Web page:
The U.S. House of Representatives on a vote of 256-167 (proceeding under the TARGET Act) has approved a $1.3 trillion spending bill to avert a government shutdown and to fund federal agencies through Sept. 30, sending the measure over to the Senate ahead of a midnight Friday deadline.
Arizona Delegation: YES McSally, O’Halleran, Sinema; NO Biggs, Gallego, Gosar, Grijalva, Schweikert.
The Senate is expected to vote late on Thursday or Friday, before current government funding expires at midnight on Friday. There could still be another brief Aqua Buddha shutdown from Senator Rand Paul (R-KY) desperately seeking attention.
You can read the massive 2,232-page, $1.3 trillion spending bill to search for what is hidden in it.
Here are a few highlights of what is (and is not) in the spending bill compiled from several sources including the Washington Post, Politico, and Vox.com.
Defense spending generally favored by Republicans is set to rise $80 billion over previously authorized budget sequester levels, including a 2.4 percent pay raise for military personnel and $144 billion for Pentagon hardware.
Domestic spending generally favored by Democrats is set to rise by $63 billion over previously authorized budget sequester levels, including increases in funding for infrastructure, medical research, veterans programs and efforts to combat the opioid epidemic. Civilian federal employees get a 1.9 percent pay raise.
Posted in Abortion, Arizona Congressional Delegation, AZBlueMeanie, Budgets, Congress, Economics, Education, Election Integrity, Gun Policies, Healthcare, Housing, Immigration, Labor, Legislation, Mexico Border, Military, Party Politics, Taxes, Transportation
Tagged DACA, government shutdown, opioid epidemic, Planned Parenthood
Steve Benen has the February jobs report. Job growth soars in February, exceeding expectations:
Headed into this morning, most economic observers expected the new jobs report to show steady growth, with roughly 200,000 new jobs. As it turns out, the projections weren’t nearly optimistic enough.
The Bureau of Labor Statistics reported today that the economy added 313,000 jobs in February, while the unemployment rate held steady at 4.1%, which is very low.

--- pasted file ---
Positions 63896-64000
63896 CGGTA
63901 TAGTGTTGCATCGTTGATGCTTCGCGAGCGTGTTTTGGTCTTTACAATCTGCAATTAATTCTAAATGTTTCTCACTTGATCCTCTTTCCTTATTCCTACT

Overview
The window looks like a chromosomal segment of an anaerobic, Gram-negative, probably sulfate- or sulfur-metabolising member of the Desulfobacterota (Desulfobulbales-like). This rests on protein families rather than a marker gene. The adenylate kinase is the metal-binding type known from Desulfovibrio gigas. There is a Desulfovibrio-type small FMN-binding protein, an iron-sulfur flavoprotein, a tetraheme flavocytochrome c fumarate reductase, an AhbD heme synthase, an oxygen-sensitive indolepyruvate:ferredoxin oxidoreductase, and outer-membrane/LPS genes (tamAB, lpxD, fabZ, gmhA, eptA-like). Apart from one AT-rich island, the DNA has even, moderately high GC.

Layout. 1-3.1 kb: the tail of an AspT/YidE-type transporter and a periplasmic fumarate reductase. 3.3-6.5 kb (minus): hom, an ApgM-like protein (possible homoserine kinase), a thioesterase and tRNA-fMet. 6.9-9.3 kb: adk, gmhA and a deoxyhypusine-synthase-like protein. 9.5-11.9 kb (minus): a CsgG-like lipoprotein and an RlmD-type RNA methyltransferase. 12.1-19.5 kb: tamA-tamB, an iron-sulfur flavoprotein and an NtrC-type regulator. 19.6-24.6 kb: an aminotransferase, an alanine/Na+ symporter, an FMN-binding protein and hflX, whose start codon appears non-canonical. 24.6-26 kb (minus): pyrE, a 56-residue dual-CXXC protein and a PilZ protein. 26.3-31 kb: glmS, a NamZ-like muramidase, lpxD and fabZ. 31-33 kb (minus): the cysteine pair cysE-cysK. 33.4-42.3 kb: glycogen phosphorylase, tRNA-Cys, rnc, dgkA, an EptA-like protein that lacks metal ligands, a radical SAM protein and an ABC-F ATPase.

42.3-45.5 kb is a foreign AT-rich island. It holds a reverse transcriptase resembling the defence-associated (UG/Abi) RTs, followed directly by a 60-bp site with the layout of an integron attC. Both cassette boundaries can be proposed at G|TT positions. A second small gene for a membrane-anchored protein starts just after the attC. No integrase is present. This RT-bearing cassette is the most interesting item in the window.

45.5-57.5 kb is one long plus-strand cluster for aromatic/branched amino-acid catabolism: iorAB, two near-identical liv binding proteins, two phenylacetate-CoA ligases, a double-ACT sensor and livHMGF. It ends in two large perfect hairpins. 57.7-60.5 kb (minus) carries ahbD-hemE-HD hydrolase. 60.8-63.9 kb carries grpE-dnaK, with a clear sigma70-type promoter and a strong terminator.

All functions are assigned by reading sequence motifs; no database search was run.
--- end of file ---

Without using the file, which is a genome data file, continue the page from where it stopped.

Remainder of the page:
Just as encouraging, the revisions for the previous two months – December 2017 and January 2018 – were both up significantly, pointing to an additional 54,000 previously unreported jobs.
Before Donald Trump starts tweeting that these are record-breaking numbers, let’s note that while this is certainly the strongest report of his presidency, the nation topped 300,000 monthly jobs seven times in the Obama era: April 2011, January 2012, April 2014, June 2014, May 2015, and October 2015.
Also keep an eye on the Federal Reserve’s reaction to the new data. If the markets start to drop today, it’s probably because of fears of rising interest rates.
The first jobs report of 2018 looks an awful lot like the jobs reports from the last several years. Steve Benen has the January jobs report, Job growth stays on course as 2018 gets underway:
The Bureau of Labor Statistics reported today that the economy added 200,000 jobs in January, up a bit from December’s totals. The unemployment rate held steady at 4.1%, which is very low.
Perhaps the most notable development in the report was the increase in hourly wage growth. Expect a spirited debate over the possible explanations for this, including the inevitable result of low unemployment, the Republican tax cuts, and the minimum-wage hikes that recently kicked in across much of the country.
Also note, once a year, the Bureau of Labor Statistics publishes revised month-to-month job data for the previous year, and that’s reflected in today’s report. We now know that in 2017, the U.S. economy generated 2.17 million jobs – which is a pretty healthy number, though it’s lower than what Americans have seen in recent years.
The economy added 2.3 million in 2013, 2.99 million in 2014, 2.71 million in 2015, and 2.24 million in 2016, making 2017 the worst for job growth since 2012, when the economy added 2.17 million jobs.
A House investigation finally confirmed yesterday that there is “credible evidence” Republican Rep. Don “Tequila” Shooter violated a sexual harassment policy and created a hostile working environment at the Capitol. Well no shit.
The Arizona Capitol Times reports, Rep. Shooter sexually harassed women, created hostile work environment, investigator finds:
A House investigation confirmed today that there is “credible evidence” Republican Rep. Don Shooter violated a sexual harassment policy and created a hostile working environment at the Capitol.
After the allegations against Shooter surfaced, House Speaker J.D. Mesnard suspended Shooter from his powerful position as the chairman of the House Appropriations committee.
Mesnard said today Shooter will be permanently removed from all committee assignments immediately. Mesnard also said he will seek to censure Shooter for his behavior.
Excuse me? I’m sorry, but the remedy here is one of only two options: Rep. Shooter can either voluntarily resign his seat, or the House should vote for expulsion of a member. A censure is merely a slap on the wrist with no serious consequences.
Posted in Arizona State Legislature, AZBlueMeanie, Civil Rights, Constitution, Ethics, Governor, IOKIYAR, Labor, Party Politics, Scandals
Tagged Arizona Civil Rights Act, Civil Rights Act of 1964, discrimination, hostile work environment, sexual harassment